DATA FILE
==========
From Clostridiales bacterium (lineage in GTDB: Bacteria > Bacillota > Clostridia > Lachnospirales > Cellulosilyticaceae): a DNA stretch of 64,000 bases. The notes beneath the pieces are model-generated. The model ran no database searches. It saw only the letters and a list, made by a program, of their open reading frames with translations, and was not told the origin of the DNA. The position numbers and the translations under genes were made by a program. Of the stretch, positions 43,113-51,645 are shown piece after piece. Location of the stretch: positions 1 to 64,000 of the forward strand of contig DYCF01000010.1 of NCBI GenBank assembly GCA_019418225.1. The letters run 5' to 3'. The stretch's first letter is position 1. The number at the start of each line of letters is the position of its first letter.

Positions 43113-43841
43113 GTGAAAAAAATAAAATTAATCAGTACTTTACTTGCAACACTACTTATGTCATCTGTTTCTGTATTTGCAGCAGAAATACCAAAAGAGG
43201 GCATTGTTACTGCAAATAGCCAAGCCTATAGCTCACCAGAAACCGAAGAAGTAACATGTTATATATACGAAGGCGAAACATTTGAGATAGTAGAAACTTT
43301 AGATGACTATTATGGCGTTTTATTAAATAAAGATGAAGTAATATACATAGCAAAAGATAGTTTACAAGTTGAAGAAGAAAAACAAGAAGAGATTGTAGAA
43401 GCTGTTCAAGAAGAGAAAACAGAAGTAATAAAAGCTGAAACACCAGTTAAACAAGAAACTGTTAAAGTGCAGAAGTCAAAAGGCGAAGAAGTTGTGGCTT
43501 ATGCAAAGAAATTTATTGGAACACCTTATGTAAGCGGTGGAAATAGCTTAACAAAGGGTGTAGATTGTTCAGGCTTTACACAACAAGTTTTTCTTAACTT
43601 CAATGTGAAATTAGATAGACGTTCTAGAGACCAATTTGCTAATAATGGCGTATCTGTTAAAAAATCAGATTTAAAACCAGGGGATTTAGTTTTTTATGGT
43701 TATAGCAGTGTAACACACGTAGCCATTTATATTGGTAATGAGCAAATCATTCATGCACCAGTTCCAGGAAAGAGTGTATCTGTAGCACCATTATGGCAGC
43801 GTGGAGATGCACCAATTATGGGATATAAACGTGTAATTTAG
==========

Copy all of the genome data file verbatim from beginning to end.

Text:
From Clostridiales bacterium (lineage in GTDB: Bacteria > Bacillota > Clostridia > Lachnospirales > Cellulosilyticaceae): a DNA stretch of 64,000 bases. The notes beneath the pieces are model-generated. The model ran no database searches. It saw only the letters and a list, made by a program, of their open reading frames with translations, and was not told the origin of the DNA. The position numbers and the translations under genes were made by a program. Of the stretch, positions 43,113-51,645 are shown piece after piece. Location of the stretch: positions 1 to 64,000 of the forward strand of contig DYCF01000010.1 of NCBI GenBank assembly GCA_019418225.1. The letters run 5' to 3'. The stretch's first letter is position 1. The number at the start of each line of letters is the position of its first letter.

Positions 43113-43841
43113 GTGAAAAAAATAAAATTAATCAGTACTTTACTTGCAACACTACTTATGTCATCTGTTTCTGTATTTGCAGCAGAAATACCAAAAGAGG
43201 GCATTGTTACTGCAAATAGCCAAGCCTATAGCTCACCAGAAACCGAAGAAGTAACATGTTATATATACGAAGGCGAAACATTTGAGATAGTAGAAACTTT
43301 AGATGACTATTATGGCGTTTTATTAAATAAAGATGAAGTAATATACATAGCAAAAGATAGTTTACAAGTTGAAGAAGAAAAACAAGAAGAGATTGTAGAA
43401 GCTGTTCAAGAAGAGAAAACAGAAGTAATAAAAGCTGAAACACCAGTTAAACAAGAAACTGTTAAAGTGCAGAAGTCAAAAGGCGAAGAAGTTGTGGCTT
43501 ATGCAAAGAAATTTATTGGAACACCTTATGTAAGCGGTGGAAATAGCTTAACAAAGGGTGTAGATTGTTCAGGCTTTACACAACAAGTTTTTCTTAACTT
43601 CAATGTGAAATTAGATAGACGTTCTAGAGACCAATTTGCTAATAATGGCGTATCTGTTAAAAAATCAGATTTAAAACCAGGGGATTTAGTTTTTTATGGT
43701 TATAGCAGTGTAACACACGTAGCCATTTATATTGGTAATGAGCAAATCATTCATGCACCAGTTCCAGGAAAGAGTGTATCTGTAGCACCATTATGGCAGC
43801 GTGGAGATGCACCAATTATGGGATATAAACGTGTAATTTAG